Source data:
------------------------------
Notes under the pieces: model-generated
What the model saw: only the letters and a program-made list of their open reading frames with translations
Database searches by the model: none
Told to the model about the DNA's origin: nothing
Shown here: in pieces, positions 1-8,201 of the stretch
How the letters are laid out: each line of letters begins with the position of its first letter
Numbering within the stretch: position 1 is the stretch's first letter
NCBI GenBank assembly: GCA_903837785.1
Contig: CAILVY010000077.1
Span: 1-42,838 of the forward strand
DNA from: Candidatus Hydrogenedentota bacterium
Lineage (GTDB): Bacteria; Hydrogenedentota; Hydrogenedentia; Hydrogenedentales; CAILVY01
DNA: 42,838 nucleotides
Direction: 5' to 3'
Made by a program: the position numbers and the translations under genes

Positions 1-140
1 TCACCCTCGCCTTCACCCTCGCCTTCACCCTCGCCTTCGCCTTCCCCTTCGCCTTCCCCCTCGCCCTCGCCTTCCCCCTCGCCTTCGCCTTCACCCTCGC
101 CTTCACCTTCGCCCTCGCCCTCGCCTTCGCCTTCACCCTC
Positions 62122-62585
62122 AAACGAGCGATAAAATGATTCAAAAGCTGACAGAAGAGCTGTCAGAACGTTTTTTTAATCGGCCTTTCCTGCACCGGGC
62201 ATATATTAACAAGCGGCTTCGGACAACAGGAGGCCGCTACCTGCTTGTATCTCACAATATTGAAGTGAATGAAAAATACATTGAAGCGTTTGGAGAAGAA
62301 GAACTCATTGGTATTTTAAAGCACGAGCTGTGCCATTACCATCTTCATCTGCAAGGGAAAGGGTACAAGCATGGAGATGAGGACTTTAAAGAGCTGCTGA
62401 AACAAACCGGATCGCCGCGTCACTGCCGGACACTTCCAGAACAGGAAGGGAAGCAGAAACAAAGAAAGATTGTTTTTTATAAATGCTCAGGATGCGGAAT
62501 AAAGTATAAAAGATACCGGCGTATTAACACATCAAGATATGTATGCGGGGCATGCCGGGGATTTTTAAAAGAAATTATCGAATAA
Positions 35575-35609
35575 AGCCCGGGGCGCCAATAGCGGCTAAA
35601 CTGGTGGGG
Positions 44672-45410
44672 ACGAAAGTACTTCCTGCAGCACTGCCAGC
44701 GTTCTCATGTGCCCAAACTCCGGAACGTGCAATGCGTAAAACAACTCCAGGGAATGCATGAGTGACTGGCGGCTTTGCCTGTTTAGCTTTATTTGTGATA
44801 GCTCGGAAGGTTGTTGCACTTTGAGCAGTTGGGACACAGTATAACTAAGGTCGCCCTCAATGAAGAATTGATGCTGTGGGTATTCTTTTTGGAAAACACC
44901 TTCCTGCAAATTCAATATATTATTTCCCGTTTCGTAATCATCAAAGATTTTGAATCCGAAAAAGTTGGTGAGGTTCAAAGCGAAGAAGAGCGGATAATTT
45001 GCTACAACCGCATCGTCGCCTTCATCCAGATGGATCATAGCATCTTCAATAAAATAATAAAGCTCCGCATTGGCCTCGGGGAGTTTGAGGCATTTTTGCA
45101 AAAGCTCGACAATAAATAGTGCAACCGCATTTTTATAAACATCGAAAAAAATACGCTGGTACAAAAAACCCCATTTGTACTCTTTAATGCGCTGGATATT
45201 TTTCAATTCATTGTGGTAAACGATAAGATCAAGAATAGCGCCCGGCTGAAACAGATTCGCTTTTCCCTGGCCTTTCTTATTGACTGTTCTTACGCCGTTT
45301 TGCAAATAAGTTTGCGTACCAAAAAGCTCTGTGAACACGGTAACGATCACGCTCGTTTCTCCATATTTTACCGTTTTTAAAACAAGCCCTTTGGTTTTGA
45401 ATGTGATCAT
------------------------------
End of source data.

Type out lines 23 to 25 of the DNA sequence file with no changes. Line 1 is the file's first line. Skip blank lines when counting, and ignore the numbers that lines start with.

62401 AACAAACCGGATCGCCGCGTCACTGCCGGACACTTCCAGAACAGGAAGGGAAGCAGAAACAAAGAAAGATTGTTTTTTATAAATGCTCAGGATGCGGAAT
62501 AAAGTATAAAAGATACCGGCGTATTAACACATCAAGATATGTATGCGGGGCATGCCGGGGATTTTTAAAAGAAATTATCGAATAA
Positions 35575-35609